The king lists which gave us the entire dynastic structure were compiled (and possibly invented, at least in part) by Manetho, an Egyptian who lived late in the New Kingdom era (the division into three “kingdoms”, grouping dynasties into three eras, with some grouped in “intermediate periods”, is a modern convention). His list survives in three slightly later variant and (overlapping) fragmentary forms.

Manetho gives the dynasties in sequential order, whereas it is known that a number of these dynasties (including 17) ran concurrent with others.

Egypt did *not* spend its entire history as one undivided state with a single ruler and capital, with beginnings 5000 years ago. A fair assessment yields the view that Egypt’s history consists of continual breakup, struggle, and reunification after periods of years or even generations and sometimes centuries. Even when there were no upstarts in this or that region, there were schisms in the ruling families, and those often resulted in the end of a dynasty.

The temple of Seti “the Great”, which was completed by his better-known son, Ramses II “the Great”, has a wall showing many generations of unbroken kingship back to Menes; a fair number of the kings in that list — including Menes himself — don’t appear on any other monuments anywhere. Ramses II, who was descended from his father (rather than female-line kingship) had lots of wives, lots of kids, and it’s not entirely unlikely that he’s the ancestor of 100s of millions of people today, including most of the population of modern Egypt.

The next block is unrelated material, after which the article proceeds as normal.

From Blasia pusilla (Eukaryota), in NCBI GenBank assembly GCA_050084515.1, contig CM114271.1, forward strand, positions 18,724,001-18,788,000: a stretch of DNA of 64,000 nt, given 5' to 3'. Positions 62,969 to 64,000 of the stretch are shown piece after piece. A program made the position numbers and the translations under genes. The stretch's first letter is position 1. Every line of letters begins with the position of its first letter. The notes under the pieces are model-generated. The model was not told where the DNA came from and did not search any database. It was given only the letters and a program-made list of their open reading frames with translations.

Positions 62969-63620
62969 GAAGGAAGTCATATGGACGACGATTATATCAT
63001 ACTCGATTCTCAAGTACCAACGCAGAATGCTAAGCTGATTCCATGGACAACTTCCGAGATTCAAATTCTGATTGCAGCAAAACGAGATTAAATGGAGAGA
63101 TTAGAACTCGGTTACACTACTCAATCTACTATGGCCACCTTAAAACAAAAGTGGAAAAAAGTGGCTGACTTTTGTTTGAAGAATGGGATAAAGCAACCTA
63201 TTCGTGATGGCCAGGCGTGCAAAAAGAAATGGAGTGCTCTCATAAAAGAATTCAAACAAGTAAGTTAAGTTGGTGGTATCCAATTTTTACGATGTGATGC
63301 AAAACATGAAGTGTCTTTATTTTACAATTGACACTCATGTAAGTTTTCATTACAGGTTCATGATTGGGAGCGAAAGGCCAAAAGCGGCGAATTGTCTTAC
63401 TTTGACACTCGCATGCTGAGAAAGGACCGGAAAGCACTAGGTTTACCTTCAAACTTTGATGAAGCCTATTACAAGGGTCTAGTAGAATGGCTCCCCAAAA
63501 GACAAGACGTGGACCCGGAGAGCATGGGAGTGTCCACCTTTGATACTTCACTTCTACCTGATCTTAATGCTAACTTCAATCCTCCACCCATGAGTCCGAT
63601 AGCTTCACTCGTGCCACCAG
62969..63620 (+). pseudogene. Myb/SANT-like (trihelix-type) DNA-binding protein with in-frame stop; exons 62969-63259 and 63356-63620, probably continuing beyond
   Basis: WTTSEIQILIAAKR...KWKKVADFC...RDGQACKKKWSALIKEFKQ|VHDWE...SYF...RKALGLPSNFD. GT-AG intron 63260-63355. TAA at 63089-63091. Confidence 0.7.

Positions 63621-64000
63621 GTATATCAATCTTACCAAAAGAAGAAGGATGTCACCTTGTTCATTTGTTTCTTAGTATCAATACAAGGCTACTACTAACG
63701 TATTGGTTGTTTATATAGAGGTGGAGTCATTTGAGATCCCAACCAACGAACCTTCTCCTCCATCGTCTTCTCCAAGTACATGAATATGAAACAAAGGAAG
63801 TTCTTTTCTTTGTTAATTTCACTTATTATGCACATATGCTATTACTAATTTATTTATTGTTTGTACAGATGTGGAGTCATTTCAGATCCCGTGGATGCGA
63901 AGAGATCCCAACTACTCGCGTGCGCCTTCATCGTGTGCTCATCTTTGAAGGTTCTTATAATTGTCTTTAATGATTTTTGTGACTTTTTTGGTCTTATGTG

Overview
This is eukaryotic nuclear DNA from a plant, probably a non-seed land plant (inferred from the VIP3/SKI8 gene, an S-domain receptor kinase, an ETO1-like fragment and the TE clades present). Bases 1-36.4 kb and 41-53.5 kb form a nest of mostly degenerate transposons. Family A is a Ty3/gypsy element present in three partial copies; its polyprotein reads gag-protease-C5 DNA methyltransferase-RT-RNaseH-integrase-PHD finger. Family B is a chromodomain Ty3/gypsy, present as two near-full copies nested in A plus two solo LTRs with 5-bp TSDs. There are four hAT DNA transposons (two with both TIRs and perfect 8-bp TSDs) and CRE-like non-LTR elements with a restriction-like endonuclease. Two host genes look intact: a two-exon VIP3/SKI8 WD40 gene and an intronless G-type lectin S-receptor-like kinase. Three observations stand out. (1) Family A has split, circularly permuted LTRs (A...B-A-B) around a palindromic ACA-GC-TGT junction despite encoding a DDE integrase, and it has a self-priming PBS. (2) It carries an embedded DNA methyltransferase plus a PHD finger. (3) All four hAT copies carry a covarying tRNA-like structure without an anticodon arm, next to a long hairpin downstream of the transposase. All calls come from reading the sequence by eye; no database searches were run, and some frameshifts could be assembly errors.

13 posted on 03/05/2012 8:02:00 PM PST by SunkenCiv (FReep this FReepathon!)
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To: SunkenCiv

May the fleas of a thousand camels infest your jockey shorts.


14 posted on 03/05/2012 8:18:08 PM PST by Nik Naym (It's not my fault... I have compulsive smartass disorder.)
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To: SunkenCiv

Extremely interesting. Thanks for pinging me to that.


15 posted on 03/05/2012 9:16:54 PM PST by Outlaw Woman (When does the shooting start?)
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To: SunkenCiv
Some believe that this is the dynasty which expelled the Jews from Egypt.

The Pharoah of the Exodus could well be Thutmoses IV who would be a couple generations after the Pharaoh discussed in this article.

16 posted on 03/05/2012 9:28:20 PM PST by what's up
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To: Nik Naym

http://www.johnspeedie.com/healy/heyho.wav


17 posted on 03/06/2012 11:35:30 AM PST by BenLurkin (This is not a statement of fact. It is either opinion or satire; or both)
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To: SunkenCiv

“it’s not entirely unlikely that he’s the ancestor of 100s of millions of people today, including most of the population of modern Egypt.”